Artist Talks: David Zheng

This week, the Yale Herald sat down with David Zheng, GH ’22, an undergraduate artist who recreates oil paintings of Old Masters and creates 3D-printed replicas of ancient artifacts that he uses to inspire his original work.

Yale Herald:  On your Instagram, I noticed that you painstakingly recreate art-historically significant paintings. How does this reflect your relationship to art, and what is the meaning behind it? I’m referring to your reproductions of Van Gogh’s Self-Portrait and Vermeer’s Girl with a Pearl Earring.

David Zheng:  A huge part of my passion has been to create reproductions, either through sculptures or paintings. In my process of copying Vermeer, Caravaggio, and Rembrant, I learned a lot about how they see subjects, how they see the light, and how they use their brush strokes. All of that to me is just a lesson on how to use paint—it’s an informative free lesson.

We have the amazing resource of the YUAG [Yale University Art Gallery]. I can look close and see how [the artists] render each layer. […] I try to intentionally vary the scope of the masters I’ve imitated. Van Gogh is much different from Vermeer, but from that copy of Van Gogh, I was able to create some new Expressionist paintings and evolve into more Expressionist, Impressionist, and Romantic paintings.

YH:  As both a painter and photographer, what role does verisimilitude play in your realistic paintings? When you opt to paint a subject matter, what qualities does paint offer that makes it a more favorable medium than photography?  

DZ:  That is a great question…I’m trying to present a painting that reveals the painstaking work involved in developing each moment and planning each stage. Each color was thought out. When I’m taking photographs, there are very, very few staged photos. I don’t do too much portraiture with perfect lighting. I’m concerned with capturing the moment—the spontaneity of time. That’s the greatness with photography. I’m able to capture the spontaneous emotions that people present, spectacular moments of nature when light shines on the building, on an animal in that particular way. I’m obsessed with that part of photography, with how you can capture moments where people are overly emotional. And so, in painting…occasionally, I like a moment of serenity. Even for my portraiture, I like to think there is some moment of stillness—that you look at that painting and think this represents a longer, more eternal feeling, or a longer lasting moment, than photography, which is spontaneous.

YH:  It’s like Henri Cartier-Bresson’s idea of the “decisive moment.” I stumbled upon a process video of one of your most recent paintings, in which you use a Vermeer style underdrawing to depict your friend Mary as the Virgin Mary. How do you locate yourself as an artist in dialogue with other artists temporally? 

DZ:  I’ve been described by many friends and old teachers as an 80-year-old man. Part of that shows in my paintings. I like to situate myself as an Old Master painter. I don’t know why, but there is something about the skills, the rendering, of Holbein, Vermeer, or even Rembrandt. In the case of Mary, the painting is deeply influenced by Holbein and Boticelli. I try to learn how [these artists] pose their subjects, the kinds of emotions they were trying to convey. I find great joy in seeing older style paintings—that’s influenced by my upbringing. I was copying and studying a lot of the Old Master paintings as I was trying to learn art. But all of that said…I sometimes feel myself stuck in that period and location. So, I intentionally tried to diversify my work in both time and location. Right now, I’m working on a Romantic landscape painting, and I want to depict the horrors of fires in nature, inspired by the horrors of fires in Australia. I’ve studied African masks, Islamic geometry, and Chinese drawings.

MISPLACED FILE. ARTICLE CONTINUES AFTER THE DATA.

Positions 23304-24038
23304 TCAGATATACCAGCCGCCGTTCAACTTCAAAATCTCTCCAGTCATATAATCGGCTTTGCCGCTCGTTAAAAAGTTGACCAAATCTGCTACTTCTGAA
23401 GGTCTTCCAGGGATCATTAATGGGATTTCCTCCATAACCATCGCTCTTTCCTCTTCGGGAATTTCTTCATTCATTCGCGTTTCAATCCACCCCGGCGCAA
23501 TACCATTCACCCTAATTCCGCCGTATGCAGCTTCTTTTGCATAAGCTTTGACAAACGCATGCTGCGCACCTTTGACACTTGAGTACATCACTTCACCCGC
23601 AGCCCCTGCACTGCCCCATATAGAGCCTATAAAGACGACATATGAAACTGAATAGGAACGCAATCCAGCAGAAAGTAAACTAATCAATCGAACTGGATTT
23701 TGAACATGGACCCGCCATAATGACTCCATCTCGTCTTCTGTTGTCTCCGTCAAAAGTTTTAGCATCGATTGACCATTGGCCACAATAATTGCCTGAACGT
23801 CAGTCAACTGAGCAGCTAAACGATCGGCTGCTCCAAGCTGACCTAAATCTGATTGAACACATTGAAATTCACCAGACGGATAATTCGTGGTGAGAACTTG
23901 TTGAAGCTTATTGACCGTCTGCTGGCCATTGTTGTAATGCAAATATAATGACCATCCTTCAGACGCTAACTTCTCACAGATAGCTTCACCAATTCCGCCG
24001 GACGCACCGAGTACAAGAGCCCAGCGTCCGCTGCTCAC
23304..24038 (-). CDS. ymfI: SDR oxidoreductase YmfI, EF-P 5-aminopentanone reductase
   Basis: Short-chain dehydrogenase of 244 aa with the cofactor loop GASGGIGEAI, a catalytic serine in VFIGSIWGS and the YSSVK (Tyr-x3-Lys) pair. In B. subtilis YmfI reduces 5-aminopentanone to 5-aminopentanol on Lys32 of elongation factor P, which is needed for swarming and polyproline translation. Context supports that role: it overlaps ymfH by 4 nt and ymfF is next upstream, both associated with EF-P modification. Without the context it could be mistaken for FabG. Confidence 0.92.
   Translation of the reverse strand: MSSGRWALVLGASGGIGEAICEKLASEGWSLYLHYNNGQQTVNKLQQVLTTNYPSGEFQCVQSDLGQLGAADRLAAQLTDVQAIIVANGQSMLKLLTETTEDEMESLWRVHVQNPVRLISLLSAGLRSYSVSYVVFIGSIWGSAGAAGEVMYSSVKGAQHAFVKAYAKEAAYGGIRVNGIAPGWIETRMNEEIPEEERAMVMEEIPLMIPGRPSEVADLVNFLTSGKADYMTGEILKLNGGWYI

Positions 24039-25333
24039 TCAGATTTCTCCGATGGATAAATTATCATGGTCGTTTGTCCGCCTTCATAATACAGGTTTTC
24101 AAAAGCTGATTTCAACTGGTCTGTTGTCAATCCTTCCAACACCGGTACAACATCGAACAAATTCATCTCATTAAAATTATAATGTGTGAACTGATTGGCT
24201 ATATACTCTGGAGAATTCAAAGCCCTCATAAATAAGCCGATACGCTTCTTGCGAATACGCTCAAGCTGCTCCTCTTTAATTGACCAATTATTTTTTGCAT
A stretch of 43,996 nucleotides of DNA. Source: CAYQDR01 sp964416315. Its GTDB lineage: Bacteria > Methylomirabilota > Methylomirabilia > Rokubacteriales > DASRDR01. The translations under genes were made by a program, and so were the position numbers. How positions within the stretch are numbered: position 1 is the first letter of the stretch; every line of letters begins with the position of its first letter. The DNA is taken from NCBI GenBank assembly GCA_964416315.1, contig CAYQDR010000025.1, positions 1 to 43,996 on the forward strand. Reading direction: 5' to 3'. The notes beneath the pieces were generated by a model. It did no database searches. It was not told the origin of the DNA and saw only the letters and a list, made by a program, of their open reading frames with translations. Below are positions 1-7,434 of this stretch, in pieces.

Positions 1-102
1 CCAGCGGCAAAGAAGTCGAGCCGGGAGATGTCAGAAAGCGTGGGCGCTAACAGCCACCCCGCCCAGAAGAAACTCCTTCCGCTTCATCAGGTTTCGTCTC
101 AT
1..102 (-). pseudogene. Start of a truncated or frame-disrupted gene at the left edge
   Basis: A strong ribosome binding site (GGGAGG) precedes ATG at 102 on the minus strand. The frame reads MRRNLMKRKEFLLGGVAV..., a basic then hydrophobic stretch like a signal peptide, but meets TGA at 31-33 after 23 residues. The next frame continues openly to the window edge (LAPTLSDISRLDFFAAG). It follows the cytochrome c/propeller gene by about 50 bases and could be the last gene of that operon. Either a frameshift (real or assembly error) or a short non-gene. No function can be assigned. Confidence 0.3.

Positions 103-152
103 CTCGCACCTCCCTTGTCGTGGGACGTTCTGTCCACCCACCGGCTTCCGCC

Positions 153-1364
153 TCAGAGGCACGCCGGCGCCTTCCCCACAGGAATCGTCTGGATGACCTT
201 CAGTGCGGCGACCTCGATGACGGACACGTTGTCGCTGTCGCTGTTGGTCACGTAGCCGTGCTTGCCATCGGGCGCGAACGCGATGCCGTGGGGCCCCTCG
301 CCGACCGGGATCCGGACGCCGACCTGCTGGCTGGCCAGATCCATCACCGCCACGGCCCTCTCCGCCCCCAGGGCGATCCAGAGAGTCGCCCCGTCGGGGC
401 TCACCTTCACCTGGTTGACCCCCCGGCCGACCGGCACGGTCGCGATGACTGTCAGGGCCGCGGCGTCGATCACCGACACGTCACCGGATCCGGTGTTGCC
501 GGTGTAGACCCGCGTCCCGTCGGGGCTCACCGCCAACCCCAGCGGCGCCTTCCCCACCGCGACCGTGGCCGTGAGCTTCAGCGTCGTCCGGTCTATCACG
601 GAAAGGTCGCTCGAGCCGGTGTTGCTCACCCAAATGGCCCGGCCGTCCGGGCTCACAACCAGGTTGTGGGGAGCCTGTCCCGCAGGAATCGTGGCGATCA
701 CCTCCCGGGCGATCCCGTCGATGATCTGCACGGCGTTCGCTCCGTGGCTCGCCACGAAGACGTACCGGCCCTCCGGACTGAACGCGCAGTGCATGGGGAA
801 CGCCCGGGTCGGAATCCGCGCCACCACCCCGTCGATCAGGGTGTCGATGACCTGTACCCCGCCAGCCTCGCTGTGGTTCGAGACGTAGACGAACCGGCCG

YH:  What is something you hope to communicate through your art?

DZ:  My hope for my paintings, or any artwork I make, is to communicate beauty. 

I am from China—I grew up in China—and I find that there is a lot of social messaging right now in art, which is very admirable and important, but I don’t think that I have that capacity. So, what I like to present through my artworks is beauty. As a kid, I just found works by artists like Jacques-Louis David to be so stunning, even though I did not know who Napoleon was when I was when six or seven. I did not have any knowledge of these other cultures, but what I did know was that these artworks were just so extremely beautiful. I was intrigued by that [and wanted] to learn more about other cultures and explore other countries. When I have money, I hope to travel to more places.

The main theme of my artworks is for anyone to look at them and know that, even though there is a lot of conflict in this world, there are still some things that can really unite us. I think the main theme in art that some contemporary artists might be ignoring is how powerful beauty is, and how powerful the representation of a human figure is—and that’s something I wanted to express through my artwork.

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